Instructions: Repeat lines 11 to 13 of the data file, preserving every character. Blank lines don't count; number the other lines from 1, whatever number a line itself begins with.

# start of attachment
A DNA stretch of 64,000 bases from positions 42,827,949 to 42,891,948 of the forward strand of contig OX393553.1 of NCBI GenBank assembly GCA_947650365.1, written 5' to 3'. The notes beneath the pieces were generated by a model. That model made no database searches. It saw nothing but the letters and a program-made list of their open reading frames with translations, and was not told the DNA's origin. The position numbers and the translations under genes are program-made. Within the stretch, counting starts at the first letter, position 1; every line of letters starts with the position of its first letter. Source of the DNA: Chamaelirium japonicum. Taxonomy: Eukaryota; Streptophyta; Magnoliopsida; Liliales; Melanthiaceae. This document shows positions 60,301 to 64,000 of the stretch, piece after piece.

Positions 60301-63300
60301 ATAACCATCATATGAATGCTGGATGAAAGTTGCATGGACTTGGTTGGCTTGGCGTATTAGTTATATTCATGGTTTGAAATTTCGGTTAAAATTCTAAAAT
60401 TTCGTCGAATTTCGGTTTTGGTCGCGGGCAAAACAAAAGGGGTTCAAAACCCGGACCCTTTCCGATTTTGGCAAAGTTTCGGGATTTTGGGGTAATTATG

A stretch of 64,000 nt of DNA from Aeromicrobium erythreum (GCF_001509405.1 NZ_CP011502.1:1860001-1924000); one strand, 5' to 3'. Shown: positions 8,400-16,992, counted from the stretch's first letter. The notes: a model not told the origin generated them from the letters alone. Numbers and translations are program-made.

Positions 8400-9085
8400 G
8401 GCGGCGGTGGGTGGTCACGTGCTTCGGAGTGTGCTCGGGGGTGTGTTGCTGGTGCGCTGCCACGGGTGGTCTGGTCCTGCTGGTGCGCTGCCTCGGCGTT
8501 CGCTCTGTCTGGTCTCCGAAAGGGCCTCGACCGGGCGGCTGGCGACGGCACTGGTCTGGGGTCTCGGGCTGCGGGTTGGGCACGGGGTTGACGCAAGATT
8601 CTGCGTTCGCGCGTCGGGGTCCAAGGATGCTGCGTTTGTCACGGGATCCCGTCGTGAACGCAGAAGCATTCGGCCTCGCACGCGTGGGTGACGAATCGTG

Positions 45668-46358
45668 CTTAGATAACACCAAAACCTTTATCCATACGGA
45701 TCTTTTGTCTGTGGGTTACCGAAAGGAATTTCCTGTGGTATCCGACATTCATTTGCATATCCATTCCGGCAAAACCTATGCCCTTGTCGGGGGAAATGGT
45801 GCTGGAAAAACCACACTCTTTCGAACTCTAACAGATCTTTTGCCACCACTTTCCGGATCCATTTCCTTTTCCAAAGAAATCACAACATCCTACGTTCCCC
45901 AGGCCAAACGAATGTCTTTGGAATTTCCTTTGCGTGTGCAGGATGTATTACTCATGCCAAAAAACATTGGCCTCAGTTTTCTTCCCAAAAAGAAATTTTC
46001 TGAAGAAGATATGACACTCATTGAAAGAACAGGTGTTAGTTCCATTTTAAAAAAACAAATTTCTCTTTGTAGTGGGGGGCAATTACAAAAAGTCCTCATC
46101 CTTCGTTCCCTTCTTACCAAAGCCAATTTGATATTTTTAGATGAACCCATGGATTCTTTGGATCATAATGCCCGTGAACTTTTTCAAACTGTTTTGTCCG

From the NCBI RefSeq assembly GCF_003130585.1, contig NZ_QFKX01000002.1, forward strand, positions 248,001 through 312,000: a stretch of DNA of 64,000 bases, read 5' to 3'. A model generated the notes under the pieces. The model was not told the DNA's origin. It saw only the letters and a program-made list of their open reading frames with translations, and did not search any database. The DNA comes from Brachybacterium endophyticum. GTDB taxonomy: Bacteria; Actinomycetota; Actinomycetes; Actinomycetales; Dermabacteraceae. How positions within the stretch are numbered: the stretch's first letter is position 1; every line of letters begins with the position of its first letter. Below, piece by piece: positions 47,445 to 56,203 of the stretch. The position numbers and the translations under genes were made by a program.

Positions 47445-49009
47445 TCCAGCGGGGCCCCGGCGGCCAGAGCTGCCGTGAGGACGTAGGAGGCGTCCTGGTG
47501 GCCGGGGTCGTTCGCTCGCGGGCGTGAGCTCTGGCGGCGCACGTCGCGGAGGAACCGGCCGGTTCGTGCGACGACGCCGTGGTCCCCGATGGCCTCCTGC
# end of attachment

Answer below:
Positions 45668-46358
45668 CTTAGATAACACCAAAACCTTTATCCATACGGA
45701 TCTTTTGTCTGTGGGTTACCGAAAGGAATTTCCTGTGGTATCCGACATTCATTTGCATATCCATTCCGGCAAAACCTATGCCCTTGTCGGGGGAAATGGT